Is it exercise?
Once you get to the point where you're getting your heart rate up, you're actually getting a terrific workout!
Dance is a weight-bearing activity, which builds bones and is also wonderful for your upper body and strength.
Would-be dancers should consult their doctors first, particularly if you have any health problems. How many calories will you burn? That depends on your body and how vigorously you dance.Dance is considered to be a "moderate activity," of which the USDA's physical activity guidelines says adults should get at least 30 minutes of every day.
New ballroom dancers may feel muscles they didn't know they had. Ballroom dancing often means moving backward, especially for women. That's very different than walking forward on a treadmill or taking a jog around the neighborhood. Ballroom dancing works the backs of the thighs and buttock muscles differently from many other types of exercise. The legs and arms often do the flashy dance moves. But they're sunk without a strong core.The "core" muscles -- the abs and back -- are used a great deal in ballroom dance.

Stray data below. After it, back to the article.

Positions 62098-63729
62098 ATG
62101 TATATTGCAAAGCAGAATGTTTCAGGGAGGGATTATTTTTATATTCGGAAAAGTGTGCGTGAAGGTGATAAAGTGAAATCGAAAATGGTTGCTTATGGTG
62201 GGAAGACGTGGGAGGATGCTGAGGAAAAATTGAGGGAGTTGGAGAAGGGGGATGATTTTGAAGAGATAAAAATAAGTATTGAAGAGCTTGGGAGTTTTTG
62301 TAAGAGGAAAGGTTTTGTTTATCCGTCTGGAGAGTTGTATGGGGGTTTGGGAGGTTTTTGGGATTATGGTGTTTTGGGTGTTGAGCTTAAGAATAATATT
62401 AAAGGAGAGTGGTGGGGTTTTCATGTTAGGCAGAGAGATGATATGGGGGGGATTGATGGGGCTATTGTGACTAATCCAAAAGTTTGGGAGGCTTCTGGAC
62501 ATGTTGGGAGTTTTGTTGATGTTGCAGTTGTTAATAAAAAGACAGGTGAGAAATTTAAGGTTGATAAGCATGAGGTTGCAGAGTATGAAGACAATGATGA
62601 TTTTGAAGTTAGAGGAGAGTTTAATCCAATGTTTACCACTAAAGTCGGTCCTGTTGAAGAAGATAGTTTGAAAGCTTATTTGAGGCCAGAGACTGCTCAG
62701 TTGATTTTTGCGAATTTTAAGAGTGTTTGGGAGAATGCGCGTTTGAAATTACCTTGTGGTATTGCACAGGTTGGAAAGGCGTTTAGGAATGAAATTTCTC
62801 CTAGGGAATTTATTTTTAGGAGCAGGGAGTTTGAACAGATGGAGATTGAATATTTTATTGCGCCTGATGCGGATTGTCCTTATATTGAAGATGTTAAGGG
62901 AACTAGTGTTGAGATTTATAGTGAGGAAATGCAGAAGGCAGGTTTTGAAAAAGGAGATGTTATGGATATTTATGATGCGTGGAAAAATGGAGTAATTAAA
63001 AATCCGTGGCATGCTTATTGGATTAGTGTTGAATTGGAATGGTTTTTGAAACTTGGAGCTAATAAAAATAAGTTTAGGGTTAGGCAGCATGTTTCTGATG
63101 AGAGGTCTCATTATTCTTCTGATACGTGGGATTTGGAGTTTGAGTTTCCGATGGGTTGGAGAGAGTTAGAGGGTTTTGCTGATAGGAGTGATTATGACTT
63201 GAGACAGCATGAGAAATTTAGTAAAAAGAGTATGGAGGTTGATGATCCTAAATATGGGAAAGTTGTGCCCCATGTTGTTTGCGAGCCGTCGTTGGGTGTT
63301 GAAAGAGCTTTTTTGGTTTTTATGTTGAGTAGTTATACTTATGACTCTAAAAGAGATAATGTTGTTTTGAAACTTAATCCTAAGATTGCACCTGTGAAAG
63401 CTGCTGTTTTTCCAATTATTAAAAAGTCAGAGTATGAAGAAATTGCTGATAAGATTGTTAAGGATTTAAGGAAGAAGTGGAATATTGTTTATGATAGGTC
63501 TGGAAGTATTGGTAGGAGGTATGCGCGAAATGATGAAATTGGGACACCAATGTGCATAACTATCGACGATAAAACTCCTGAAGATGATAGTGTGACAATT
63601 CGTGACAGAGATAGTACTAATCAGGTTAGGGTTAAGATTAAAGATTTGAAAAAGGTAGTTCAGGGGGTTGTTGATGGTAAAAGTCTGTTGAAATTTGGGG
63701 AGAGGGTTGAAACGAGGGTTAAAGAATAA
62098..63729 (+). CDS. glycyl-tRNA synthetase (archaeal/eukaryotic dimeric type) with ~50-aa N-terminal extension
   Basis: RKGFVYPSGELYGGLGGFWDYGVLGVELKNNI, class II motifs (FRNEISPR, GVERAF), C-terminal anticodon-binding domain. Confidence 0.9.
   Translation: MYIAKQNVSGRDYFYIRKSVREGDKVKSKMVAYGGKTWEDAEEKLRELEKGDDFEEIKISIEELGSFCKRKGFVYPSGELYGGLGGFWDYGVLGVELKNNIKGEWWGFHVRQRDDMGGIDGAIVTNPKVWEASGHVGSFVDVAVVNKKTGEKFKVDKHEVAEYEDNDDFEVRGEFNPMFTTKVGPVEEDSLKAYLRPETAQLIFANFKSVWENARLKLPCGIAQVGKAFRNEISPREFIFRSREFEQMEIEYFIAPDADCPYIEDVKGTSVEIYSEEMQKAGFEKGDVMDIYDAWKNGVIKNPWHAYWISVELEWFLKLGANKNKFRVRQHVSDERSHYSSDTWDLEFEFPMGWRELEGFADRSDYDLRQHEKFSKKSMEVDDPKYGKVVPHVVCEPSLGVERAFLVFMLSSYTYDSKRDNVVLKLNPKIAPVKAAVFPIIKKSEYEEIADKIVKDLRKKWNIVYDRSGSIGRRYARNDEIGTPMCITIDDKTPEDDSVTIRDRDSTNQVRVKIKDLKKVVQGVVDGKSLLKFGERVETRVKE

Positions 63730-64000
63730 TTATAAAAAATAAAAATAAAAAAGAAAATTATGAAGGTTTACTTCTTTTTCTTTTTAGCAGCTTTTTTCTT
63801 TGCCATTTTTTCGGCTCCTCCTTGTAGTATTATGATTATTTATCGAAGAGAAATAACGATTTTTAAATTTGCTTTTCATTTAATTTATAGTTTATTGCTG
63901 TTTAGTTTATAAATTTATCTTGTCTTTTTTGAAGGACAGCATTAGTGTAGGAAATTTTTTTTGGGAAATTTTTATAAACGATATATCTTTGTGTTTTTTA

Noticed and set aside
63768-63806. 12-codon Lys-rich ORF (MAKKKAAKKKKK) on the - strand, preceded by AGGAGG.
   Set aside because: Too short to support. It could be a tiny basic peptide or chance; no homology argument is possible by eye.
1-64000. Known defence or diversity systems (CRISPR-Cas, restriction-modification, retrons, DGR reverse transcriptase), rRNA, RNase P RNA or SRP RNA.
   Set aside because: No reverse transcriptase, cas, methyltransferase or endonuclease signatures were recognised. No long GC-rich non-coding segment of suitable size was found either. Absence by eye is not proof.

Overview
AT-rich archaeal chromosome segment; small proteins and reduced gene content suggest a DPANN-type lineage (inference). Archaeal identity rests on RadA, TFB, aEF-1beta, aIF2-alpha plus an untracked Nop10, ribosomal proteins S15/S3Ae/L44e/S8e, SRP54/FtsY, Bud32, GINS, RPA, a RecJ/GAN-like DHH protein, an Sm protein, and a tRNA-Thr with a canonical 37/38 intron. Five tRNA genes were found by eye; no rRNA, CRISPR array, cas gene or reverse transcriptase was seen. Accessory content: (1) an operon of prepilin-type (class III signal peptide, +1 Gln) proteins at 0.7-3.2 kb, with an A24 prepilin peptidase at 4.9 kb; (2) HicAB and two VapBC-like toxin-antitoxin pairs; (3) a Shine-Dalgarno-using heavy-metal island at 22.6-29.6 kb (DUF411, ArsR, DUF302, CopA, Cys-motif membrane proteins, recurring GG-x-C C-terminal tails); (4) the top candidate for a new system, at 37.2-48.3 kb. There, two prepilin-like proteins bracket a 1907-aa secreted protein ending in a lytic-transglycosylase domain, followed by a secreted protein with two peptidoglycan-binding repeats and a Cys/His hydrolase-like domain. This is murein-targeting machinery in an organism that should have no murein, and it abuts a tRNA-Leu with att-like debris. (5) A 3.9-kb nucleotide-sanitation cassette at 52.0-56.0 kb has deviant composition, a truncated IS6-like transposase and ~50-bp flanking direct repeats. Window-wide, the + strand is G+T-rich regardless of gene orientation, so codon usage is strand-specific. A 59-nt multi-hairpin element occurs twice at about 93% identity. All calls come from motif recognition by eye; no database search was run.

Dance can challenge your mind as well as your muscles! An observational study has shown ballroom dancing to reduce the risk of dementia compared with those who rarely or never danced. Of 10 other physical activities considered in the study, only dancing was tied to a lower dementia risk. How might ballroom dancing help the brain? Three possibilities have been identified: Increased blood flow to the brain, a decrease in stress, and the mental challenge of memorizing steps and working with your partner.
Information adapted from http://www.webmd.com/fitness-exercise/dancing-better-health?page=1